Friday, December 18, 2020

Review Arab War Lords and Iraqi Star Gazers, Second Edition, Gertrude Bell’s The Arab of Mesopotamia

Rich, Paul, Editor, Arab War Lords and Iraqi Star Gazers, Second Edition, Gertrude Bell’s The Arab of Mesopotamia, San Jose, New York, Lincoln, Shanghai: Authors Choice Press, 2001


 

Arab War Lords and Iraqi Star Gazers is a collection of two pamphlets Gertrude Bell wrote for British troops entering Iraq during World War I. The first was printed in 1916 called The Arab of Mesopotamia and the second came out the next year Asiatic Turkey. The writings were part information guides to the lands and people of the Ottoman Empire and part propaganda justifying why London invaded.

 

Asiatic Turkey is more of a travel journal where Bell takes the reader from the Baghdad province to Mosul across to Syria and then north into Turkey. Along the way she describes the various people she met including Arabs, Kurds, Druze, Greeks and others. Most of it is pure description to familiarize British officers with the lands of the Ottoman Empire they were fighting over. There are a few jingoistic comments thrown in such as criticizing the Turks for never developing Iraq and claiming that the Arabs were oppressed by the Turks. It’s an interesting walk through turn of the century western Asia. You get a sense of all the different groups who were part of the Ottoman Empire. Bell was able to write about the area because she had travelled extensively through it before World War I which was why the British government hired her.

 

The Arab of Mesopotamia was a bit different because it was more of a propaganda piece for the British seizure of Basra. It starts off in a similar manner however going through the various tribes of Iraq such as the Bani Tamim, Jabour, Zubaid, as well as the Marsh Arabs of the south. Bell argued that the British should embrace the sheikhs because they were the real authority in the region. In turn the British could bring them order, stability and prosperity, which was missing under the Turks because they played divide and conquer with the tribes and ignored the provinces. This of course was the justification for World War I expanding to Mesopotamia. Bell’s main argument was that the Turks neglected Iraq and London would develop it through good administration.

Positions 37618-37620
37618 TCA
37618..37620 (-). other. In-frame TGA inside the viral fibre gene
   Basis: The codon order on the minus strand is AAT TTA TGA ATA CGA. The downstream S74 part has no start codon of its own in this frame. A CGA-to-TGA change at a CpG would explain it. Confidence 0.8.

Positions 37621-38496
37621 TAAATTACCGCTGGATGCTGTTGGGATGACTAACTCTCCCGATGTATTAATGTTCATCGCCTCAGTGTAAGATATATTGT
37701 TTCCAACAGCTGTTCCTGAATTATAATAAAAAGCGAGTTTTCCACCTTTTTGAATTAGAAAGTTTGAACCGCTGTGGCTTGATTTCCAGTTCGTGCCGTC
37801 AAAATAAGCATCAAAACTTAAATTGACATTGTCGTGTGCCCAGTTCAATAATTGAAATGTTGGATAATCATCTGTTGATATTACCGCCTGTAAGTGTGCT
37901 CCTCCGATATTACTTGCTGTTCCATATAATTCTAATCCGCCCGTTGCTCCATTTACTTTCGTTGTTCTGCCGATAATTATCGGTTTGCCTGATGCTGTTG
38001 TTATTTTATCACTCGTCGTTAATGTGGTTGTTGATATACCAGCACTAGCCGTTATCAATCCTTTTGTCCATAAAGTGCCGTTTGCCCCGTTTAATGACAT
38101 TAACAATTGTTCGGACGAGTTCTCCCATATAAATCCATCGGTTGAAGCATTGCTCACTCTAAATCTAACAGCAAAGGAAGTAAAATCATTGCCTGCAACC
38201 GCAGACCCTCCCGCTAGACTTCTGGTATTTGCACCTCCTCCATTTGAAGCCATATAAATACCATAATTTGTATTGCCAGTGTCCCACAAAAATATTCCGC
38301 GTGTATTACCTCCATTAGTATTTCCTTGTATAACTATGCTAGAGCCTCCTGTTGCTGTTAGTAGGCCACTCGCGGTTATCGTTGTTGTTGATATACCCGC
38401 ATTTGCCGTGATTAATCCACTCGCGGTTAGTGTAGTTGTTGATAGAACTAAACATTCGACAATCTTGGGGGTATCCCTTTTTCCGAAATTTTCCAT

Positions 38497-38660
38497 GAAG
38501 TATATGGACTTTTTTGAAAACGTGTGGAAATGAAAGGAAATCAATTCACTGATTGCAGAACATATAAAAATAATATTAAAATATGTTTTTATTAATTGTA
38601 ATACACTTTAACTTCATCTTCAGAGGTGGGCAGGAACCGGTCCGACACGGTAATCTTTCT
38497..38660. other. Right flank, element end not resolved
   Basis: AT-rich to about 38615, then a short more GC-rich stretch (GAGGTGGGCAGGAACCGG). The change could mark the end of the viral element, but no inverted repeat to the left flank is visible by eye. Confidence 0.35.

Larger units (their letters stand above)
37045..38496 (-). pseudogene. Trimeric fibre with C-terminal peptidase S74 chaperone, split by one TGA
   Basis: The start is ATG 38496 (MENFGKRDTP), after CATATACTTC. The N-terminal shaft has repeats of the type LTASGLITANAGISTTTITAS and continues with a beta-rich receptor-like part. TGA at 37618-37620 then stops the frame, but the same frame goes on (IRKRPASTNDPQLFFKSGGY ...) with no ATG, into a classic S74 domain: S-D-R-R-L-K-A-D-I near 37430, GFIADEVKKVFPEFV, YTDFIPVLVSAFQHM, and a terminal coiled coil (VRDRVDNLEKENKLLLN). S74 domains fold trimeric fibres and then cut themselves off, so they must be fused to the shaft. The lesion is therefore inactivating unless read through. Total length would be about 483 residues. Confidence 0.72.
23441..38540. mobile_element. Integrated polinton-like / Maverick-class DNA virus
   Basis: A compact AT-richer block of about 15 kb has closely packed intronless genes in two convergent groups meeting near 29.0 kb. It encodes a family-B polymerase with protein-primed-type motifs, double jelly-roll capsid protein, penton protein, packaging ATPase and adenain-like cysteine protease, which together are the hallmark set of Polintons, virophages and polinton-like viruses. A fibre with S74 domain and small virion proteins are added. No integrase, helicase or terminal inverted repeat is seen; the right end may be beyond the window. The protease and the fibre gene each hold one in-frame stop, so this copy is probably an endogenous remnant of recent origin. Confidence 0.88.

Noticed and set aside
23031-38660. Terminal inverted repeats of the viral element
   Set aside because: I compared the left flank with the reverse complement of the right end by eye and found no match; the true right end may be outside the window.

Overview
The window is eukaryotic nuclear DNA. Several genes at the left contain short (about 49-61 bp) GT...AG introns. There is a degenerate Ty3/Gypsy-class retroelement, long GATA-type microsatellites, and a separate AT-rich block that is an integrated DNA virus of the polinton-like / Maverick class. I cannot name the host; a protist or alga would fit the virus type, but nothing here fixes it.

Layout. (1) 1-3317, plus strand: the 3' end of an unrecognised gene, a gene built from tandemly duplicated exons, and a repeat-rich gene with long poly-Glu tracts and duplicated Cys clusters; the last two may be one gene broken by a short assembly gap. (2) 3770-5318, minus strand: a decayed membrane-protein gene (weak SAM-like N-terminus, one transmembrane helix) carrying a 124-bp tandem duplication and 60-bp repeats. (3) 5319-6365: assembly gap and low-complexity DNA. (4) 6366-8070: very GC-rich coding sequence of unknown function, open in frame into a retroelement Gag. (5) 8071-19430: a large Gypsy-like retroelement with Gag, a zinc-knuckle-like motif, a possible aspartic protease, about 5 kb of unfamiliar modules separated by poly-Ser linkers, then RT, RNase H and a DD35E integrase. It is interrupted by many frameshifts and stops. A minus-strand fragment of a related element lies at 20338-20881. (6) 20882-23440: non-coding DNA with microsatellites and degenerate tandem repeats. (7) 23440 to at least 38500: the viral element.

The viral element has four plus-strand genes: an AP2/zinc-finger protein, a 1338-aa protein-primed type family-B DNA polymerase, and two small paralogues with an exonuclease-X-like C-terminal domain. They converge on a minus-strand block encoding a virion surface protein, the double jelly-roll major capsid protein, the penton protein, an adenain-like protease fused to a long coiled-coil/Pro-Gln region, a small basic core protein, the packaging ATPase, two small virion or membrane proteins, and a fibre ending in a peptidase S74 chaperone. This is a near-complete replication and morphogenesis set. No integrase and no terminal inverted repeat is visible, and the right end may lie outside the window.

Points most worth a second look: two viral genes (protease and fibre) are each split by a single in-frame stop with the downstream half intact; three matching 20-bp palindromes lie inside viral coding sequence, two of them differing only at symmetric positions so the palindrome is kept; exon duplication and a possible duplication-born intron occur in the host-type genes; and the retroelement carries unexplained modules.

If you read the text closely there are some contradictions in Bell’s claims however. For instance, she said that it would be easy to rule the tribes because they used age old traditions. Then she notes that the British political officers were using force, patience and persuasion to forge friendly relations with the sheikhs. If it was so simple to understand them why would the English be using force? In fact, it turned out bombing tribes was one of the main ways the British would rule them because they didn’t appreciate the taxes, bureaucracy, and foreign rule.

 

Arab War Lords and Iraqi Star Gazers is a very interesting read. If nothing else it gives a short glimpse into what the Ottoman provinces were like before the empire was dismembered. Bell has all kinds of tidbits about various sheikhs, tribes, peoples and major towns. It also gives the reader insight into the arguments made for invading Iraq. It came down to Bell believe that the United Kingdom would be a much better imperial power than the Turks. Finally, this is one of the earliest pieces in English on what would become Iraq.

 

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